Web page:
The footwear, we’re reassured, belongs to the people currently staying in the tower’s holiday accommodation, and there’s no need for us to remove ours in a similar fashion before beginning our ascent.
The next big surprise is the lift. A 17th-18th century tower is the last place you’d expect to find a shiny Schindler, but there it is, ready and waiting to whisk visitors up to the fourth floor (the first three floors are the guest accommodation, so not open to visitors when occupied). The fourth floor too opens into a light and airy double bedroom, but you get the feeling this one’s more for show than for sleeping in.
From here, it’s stairs all the way to the top — but we’re once again surprised as we come face to face not with the worn stone, spiral staircase you’d expect in such a building, but a wider, modern metal and wooden staircase, installed as part of a complete refurb in 2011.
The wide staircase has a trio of information panels mounted to its walls, giving background info about the tower and castle, its inhabitants, and the local area. Local rumour has it that the tower was constructed to allow its original owner, Walter Barton May, to spy on his wife after she left him for another man. Realistically, it was more likely a vanity project to allow him to show off his wealth.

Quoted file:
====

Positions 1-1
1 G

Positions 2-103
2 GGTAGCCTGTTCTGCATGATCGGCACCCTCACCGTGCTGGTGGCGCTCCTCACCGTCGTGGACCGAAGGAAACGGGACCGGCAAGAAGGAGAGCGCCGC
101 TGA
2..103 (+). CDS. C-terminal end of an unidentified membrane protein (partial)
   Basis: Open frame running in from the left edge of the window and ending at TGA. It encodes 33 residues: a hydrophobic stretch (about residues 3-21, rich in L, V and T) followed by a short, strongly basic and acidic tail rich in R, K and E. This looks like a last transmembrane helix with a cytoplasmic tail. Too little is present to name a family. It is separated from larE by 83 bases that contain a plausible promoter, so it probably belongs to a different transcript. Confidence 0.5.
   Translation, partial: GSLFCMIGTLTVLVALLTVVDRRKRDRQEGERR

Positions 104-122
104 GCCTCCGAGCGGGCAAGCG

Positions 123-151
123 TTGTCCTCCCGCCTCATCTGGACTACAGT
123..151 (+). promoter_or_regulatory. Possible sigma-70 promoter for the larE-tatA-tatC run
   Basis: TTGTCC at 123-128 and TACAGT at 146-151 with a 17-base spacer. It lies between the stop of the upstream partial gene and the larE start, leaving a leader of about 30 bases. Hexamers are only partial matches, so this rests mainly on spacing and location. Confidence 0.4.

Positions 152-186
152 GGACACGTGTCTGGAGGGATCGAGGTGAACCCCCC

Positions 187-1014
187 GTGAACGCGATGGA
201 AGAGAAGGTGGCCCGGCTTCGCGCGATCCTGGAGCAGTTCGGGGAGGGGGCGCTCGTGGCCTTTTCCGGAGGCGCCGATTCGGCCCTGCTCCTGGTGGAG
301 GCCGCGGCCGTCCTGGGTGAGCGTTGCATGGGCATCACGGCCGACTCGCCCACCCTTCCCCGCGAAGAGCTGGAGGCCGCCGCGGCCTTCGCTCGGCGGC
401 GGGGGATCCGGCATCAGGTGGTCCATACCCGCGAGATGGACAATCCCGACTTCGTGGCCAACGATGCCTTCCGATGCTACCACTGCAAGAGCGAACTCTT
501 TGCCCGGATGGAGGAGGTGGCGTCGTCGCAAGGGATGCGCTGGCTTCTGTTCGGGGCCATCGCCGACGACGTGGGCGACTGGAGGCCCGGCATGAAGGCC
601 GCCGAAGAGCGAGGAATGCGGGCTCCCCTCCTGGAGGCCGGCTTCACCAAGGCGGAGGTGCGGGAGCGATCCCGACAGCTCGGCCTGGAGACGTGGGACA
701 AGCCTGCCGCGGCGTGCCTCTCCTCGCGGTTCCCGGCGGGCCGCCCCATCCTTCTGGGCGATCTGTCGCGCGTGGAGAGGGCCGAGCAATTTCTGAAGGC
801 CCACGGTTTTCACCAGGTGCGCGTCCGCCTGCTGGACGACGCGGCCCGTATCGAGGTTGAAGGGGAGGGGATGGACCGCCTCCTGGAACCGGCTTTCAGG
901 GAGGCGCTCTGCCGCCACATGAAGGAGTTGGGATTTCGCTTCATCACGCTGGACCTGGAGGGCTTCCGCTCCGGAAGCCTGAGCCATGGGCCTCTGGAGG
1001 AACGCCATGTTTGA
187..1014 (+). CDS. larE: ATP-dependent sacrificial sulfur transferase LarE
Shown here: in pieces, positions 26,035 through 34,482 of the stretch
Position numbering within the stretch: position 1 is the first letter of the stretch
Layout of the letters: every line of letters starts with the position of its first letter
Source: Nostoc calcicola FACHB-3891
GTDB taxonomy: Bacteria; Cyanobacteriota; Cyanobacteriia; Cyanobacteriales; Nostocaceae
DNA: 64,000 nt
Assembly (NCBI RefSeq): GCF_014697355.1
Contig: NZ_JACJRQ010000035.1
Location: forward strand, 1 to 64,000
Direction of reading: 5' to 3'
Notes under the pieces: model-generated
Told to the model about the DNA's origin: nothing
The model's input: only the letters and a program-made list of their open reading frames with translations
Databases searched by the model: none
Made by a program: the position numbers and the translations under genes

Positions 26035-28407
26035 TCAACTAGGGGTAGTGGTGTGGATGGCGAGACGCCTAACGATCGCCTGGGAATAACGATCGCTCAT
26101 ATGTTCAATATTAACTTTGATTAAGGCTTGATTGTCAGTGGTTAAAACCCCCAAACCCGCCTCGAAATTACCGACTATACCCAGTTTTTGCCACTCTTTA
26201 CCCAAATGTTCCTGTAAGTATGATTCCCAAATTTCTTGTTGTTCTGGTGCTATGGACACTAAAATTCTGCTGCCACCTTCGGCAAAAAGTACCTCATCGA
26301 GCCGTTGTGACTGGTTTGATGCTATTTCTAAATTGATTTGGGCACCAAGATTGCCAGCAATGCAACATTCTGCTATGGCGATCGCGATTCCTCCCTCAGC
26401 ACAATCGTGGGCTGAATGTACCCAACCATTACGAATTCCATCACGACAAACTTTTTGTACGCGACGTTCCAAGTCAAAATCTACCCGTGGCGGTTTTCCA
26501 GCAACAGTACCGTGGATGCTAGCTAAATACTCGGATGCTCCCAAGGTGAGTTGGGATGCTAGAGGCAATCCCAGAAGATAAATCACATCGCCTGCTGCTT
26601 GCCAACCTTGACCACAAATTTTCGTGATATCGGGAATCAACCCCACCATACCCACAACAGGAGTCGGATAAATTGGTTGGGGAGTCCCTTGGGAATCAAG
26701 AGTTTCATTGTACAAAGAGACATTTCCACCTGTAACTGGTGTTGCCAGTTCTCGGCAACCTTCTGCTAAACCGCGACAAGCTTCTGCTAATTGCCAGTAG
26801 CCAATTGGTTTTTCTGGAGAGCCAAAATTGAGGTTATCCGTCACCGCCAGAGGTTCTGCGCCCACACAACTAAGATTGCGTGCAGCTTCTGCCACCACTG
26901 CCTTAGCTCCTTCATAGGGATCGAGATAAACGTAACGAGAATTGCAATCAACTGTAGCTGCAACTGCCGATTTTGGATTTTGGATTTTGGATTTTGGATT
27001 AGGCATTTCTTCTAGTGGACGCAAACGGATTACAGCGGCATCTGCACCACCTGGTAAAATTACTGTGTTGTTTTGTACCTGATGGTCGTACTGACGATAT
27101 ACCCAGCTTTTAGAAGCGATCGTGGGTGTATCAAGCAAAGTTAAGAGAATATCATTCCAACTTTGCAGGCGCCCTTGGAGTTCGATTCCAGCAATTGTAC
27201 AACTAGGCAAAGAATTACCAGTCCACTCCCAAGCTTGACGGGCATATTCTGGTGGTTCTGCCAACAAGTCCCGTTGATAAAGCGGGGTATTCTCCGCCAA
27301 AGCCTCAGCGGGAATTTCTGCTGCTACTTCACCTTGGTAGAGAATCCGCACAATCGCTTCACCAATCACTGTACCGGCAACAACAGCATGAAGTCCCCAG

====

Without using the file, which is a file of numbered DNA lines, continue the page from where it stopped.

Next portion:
It’s fascinating stuff, but our eyes are more drawn to the slit windows which encircle the building, tantalising us with a foretaste of the views from the open-air viewing gallery at the top, the reason for our visit.
Finally, at the top, we step outside to the viewing platform to feast on that panorama. The platform is narrow — two people can just about pass each other — and wraps around the entire perimeter of the octagonal building, meaning you can see the full 360 view if you’re willing to do a bit of ducking and diving.
The walls are around 7ft tall, punctuated by quatrefoil peepholes, just big enough to stick your face through for a thorough gander at the view. Just the folly’s ornate lantern still towers above us, silhouetted against a cloudless blue sky on a summer’s day, its gothic shape putting us in mind of the rooftop of Barcelona’s Casa Batllo.